Our study aimed at identifying differences between scombrids in the capacity of their cardiomyocytes to move Ca2+ through the L-type Ca2+ channel and store Ca2+ in the SR. By using square-wave pulses at a single frequency to measure ICa, we were able to isolate these differences without interspecific variation in action potential shape or frequency. However, temperature independently affects the frequency of contraction and action potential shape and/or duration, which in turn can have profound affects on ICa, (Shiels et al., 2000) and SR loading (Shiels et al., 2002b). Thus, future experiments should be aimed at assessing ICa properties with physiologically relevant frequencies of contraction and action potentials as the command waveform.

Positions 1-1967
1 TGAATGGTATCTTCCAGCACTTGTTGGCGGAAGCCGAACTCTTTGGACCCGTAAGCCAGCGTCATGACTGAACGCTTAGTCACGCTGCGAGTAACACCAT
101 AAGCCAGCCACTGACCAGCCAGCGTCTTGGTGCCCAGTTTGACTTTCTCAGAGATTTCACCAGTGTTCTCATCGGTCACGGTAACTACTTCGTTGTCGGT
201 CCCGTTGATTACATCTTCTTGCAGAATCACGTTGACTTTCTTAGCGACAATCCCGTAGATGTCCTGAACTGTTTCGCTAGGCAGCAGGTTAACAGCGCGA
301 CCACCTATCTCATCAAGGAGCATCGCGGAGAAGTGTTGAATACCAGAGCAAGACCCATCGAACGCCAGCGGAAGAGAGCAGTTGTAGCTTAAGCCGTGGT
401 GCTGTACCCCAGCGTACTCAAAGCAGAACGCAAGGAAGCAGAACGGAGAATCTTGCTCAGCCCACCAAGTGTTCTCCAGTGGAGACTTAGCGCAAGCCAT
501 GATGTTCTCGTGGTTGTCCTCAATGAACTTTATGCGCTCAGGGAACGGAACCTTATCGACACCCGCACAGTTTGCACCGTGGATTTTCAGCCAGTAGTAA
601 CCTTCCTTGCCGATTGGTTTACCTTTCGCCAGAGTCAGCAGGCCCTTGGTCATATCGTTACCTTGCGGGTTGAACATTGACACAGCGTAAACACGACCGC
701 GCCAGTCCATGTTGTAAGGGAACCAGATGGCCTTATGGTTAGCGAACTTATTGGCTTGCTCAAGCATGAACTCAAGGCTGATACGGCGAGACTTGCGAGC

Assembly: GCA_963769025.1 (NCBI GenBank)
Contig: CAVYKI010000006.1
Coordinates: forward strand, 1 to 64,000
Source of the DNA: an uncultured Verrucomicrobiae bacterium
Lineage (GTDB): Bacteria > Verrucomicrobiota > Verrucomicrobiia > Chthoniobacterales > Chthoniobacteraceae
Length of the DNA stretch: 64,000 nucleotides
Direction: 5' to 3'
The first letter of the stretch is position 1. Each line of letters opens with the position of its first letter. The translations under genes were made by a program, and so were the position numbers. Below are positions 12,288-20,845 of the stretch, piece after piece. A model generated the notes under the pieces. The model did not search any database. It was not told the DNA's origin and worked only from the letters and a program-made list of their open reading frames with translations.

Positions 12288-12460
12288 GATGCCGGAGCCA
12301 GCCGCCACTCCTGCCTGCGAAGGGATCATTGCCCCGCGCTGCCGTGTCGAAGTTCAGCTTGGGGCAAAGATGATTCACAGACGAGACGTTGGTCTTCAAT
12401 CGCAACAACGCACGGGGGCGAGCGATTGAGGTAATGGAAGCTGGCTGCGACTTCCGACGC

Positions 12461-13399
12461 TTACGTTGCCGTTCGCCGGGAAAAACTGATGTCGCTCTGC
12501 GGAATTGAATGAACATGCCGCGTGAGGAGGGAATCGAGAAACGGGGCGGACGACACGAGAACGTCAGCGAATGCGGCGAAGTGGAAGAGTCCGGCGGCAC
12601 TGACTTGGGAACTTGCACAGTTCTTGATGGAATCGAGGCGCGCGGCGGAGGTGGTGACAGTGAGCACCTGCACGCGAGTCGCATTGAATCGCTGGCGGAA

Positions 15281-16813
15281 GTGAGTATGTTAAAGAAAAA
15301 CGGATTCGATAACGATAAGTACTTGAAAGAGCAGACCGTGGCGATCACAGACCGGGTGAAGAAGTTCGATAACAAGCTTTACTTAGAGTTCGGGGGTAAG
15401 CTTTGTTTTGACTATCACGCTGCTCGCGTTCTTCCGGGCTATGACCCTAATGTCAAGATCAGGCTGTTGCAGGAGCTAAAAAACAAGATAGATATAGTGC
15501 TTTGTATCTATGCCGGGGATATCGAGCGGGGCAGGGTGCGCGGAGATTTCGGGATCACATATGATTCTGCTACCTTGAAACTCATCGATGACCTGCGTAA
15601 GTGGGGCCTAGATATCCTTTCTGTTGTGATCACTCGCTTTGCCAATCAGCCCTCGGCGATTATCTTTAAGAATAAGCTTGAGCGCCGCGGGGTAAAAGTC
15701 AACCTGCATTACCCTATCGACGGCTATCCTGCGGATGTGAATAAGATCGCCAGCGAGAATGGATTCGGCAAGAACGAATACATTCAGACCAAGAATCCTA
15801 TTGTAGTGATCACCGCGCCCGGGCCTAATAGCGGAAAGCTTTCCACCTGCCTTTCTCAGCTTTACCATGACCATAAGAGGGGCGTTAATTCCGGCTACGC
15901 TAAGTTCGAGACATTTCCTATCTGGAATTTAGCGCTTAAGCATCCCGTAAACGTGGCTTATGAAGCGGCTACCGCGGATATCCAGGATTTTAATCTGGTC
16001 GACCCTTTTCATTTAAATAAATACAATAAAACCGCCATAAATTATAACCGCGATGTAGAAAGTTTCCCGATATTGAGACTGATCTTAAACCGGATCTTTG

This study was supported by a grant from the National Oceanic and Atmospheric Administration to B.A.B. and by the generous support of the Monterey Bay Aquarium Foundation. G.L.J.G. was funded in part through a University of Manchester Wellcome Trust VIP award. We thank Charles Farwell, Jake Noguiera, Luis Rodriguez, Ty Brandt and the staff of the Tuna Research and Conservation Center and the Monterey Bay Aquarium for helping to maintain the captive scombrid collection. We thank Captains Ted Dunn, Norm Kagawa and Bruce Smith, and the crew of the F/V Shogun for their help collecting bluefin at sea. We are indebted to the owners of Mariculture Del Norte, Ensenada, Mexico for their cooperation and for the gift of Pacific bluefin tuna for this study. We thank the Mexican Government for allowing bluefin collection for research purposes. Deposited in PMC for release after 6 months.